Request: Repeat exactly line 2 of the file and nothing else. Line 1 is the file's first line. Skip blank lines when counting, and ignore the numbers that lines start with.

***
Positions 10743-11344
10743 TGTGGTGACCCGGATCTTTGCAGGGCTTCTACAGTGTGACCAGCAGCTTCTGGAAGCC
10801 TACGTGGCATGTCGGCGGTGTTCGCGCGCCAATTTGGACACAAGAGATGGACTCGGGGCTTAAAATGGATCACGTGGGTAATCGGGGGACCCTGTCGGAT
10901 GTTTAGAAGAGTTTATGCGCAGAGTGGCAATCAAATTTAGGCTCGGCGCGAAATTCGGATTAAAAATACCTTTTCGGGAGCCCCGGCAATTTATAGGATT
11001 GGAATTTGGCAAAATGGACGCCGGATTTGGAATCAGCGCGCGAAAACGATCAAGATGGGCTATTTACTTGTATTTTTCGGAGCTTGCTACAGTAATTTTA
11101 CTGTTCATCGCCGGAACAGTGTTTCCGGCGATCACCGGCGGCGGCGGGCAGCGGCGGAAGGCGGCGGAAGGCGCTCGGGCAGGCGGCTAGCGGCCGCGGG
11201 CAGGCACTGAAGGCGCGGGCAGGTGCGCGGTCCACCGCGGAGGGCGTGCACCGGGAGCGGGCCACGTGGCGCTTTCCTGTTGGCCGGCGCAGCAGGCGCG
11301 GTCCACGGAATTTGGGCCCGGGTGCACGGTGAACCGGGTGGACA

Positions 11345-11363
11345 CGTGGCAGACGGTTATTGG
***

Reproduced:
10743 TGTGGTGACCCGGATCTTTGCAGGGCTTCTACAGTGTGACCAGCAGCTTCTGGAAGCC